When Miroslav Nečas retired, he decided to turn the vent turret over his workshop into a chime. What started as a simple endeavor quickly turned into a far more ambitious project, one that would take him nine years to complete. The result is a copy of the famous Prague Astronomical Clock. In order to pin down all of the details, Nečas consulted Petr Skála, the Prague Astronomical Clock administrator.
Constructing an astronomical clock requires a mastery of crafts ranging from metalwork to painting. Luckily, Nečas is a man of many talents. Over the course of his career, he worked as an electrician, a machinist, a teacher, and a builder. He obtained the necessary gear from the only watchmaking school in the Czech Republic, in Jihlava.
Like the Prague astronomical clock, the one in Šumperk has a skeleton ringing the bell. The astrolabe and drum machine are copies of the original at a scale of one-to-three. Nečas did make a few stylistic adjustments, such as swapping an owl in for a rooster. There’s also an eagle in the shield, the emblems of the town of Šumperk on the sides, and plum branches as a symbol of slivovitz. Representations of historical crafts take turns in the window between the plaques of Saints Cyril and Methodius.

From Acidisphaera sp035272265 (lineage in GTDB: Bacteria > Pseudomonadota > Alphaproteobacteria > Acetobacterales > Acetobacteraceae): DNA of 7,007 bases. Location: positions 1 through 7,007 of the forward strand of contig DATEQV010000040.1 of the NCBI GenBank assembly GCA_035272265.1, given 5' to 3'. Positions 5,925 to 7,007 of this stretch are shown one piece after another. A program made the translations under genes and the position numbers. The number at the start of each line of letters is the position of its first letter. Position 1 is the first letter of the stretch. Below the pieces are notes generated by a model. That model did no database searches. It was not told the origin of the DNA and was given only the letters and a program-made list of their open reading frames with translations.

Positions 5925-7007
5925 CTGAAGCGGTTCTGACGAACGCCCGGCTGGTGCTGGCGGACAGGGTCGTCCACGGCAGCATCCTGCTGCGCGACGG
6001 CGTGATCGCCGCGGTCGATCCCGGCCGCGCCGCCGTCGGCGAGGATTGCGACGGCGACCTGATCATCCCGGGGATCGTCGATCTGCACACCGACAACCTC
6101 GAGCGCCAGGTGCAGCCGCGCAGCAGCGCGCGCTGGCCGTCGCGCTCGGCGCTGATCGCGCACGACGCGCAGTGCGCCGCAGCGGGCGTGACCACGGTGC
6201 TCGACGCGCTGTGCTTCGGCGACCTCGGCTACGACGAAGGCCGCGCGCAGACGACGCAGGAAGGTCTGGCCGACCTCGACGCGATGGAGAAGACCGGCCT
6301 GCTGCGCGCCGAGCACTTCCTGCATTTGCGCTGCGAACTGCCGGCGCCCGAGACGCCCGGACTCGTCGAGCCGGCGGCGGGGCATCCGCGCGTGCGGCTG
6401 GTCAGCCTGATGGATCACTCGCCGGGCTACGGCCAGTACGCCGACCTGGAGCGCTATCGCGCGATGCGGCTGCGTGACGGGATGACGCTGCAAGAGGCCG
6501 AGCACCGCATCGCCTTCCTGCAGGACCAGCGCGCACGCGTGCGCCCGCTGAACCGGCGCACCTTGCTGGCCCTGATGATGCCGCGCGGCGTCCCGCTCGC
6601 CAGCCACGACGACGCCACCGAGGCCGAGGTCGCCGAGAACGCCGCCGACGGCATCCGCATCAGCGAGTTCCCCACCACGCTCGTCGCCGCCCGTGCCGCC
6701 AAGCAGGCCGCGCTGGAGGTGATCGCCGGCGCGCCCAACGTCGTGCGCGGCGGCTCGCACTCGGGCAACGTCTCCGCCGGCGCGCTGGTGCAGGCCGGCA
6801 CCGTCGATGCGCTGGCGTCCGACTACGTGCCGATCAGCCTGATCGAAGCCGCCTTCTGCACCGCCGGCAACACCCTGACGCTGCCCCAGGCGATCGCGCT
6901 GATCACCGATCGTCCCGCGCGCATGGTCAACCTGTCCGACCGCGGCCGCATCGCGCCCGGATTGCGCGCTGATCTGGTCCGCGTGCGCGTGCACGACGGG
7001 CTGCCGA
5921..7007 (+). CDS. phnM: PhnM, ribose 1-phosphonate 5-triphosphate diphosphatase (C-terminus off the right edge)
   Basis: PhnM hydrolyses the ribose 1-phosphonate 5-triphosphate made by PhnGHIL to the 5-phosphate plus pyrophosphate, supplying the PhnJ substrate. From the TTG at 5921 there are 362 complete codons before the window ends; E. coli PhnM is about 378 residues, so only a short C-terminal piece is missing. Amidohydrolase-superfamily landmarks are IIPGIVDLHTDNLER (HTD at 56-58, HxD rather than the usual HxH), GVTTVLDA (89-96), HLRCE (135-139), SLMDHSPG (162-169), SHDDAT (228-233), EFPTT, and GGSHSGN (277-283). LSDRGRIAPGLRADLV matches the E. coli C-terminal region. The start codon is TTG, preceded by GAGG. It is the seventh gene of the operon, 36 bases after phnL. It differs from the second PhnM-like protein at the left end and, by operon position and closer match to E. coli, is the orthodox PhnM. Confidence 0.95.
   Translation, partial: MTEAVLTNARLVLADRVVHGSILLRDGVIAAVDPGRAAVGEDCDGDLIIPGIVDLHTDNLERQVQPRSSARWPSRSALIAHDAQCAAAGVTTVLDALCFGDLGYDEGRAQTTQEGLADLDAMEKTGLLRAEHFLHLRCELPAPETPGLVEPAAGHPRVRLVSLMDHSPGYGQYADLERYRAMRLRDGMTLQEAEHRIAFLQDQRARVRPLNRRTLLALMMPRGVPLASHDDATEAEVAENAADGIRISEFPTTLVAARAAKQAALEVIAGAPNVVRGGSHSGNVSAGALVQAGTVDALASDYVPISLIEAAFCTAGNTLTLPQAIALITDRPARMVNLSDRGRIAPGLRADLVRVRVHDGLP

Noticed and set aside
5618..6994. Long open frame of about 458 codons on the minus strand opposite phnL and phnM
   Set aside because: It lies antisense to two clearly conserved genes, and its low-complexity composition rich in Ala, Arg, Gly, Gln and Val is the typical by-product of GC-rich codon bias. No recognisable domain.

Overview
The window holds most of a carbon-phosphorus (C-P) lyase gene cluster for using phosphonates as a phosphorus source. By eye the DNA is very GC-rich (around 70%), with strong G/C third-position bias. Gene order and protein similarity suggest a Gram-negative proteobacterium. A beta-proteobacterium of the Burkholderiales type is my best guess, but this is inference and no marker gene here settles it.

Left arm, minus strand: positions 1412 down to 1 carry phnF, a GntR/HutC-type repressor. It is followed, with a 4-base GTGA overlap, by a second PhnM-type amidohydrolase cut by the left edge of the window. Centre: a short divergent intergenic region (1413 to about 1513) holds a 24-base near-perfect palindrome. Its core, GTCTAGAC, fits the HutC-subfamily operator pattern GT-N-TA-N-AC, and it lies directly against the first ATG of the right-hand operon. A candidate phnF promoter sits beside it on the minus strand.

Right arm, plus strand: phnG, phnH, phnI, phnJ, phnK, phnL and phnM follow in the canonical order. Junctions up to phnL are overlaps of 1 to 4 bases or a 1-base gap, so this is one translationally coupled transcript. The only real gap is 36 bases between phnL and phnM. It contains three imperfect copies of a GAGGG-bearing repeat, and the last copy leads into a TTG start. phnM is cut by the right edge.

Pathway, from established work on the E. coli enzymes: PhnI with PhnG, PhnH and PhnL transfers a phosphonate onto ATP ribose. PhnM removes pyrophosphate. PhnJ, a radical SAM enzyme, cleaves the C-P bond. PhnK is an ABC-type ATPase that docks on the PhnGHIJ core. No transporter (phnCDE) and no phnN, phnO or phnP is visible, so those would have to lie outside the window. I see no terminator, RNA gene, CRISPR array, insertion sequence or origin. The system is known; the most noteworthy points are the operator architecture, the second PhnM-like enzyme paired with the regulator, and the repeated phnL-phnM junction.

Know Before You Go
Fortunate visitors may be able to meet the clock's creator, who is often happy to provide them with a custom stamp.